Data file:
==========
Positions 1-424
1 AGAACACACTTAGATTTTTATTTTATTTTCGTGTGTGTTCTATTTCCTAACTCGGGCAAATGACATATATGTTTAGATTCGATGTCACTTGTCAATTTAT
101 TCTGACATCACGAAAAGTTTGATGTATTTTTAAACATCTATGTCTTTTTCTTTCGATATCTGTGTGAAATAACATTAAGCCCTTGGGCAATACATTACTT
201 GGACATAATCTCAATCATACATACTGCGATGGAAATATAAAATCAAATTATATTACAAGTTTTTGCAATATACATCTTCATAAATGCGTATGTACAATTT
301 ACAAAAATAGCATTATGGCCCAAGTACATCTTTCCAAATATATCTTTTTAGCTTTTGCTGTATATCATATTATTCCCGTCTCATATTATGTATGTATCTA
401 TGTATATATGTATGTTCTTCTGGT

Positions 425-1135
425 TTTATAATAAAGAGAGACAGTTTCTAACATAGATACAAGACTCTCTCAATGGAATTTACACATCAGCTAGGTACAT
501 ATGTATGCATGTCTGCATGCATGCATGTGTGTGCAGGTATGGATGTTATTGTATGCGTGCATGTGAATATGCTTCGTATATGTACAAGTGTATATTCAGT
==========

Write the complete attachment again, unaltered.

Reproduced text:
Positions 1-424
1 AGAACACACTTAGATTTTTATTTTATTTTCGTGTGTGTTCTATTTCCTAACTCGGGCAAATGACATATATGTTTAGATTCGATGTCACTTGTCAATTTAT
101 TCTGACATCACGAAAAGTTTGATGTATTTTTAAACATCTATGTCTTTTTCTTTCGATATCTGTGTGAAATAACATTAAGCCCTTGGGCAATACATTACTT
201 GGACATAATCTCAATCATACATACTGCGATGGAAATATAAAATCAAATTATATTACAAGTTTTTGCAATATACATCTTCATAAATGCGTATGTACAATTT
301 ACAAAAATAGCATTATGGCCCAAGTACATCTTTCCAAATATATCTTTTTAGCTTTTGCTGTATATCATATTATTCCCGTCTCATATTATGTATGTATCTA
401 TGTATATATGTATGTTCTTCTGGT

Positions 425-1135
425 TTTATAATAAAGAGAGACAGTTTCTAACATAGATACAAGACTCTCTCAATGGAATTTACACATCAGCTAGGTACAT
501 ATGTATGCATGTCTGCATGCATGCATGTGTGTGCAGGTATGGATGTTATTGTATGCGTGCATGTGAATATGCTTCGTATATGTACAAGTGTATATTCAGT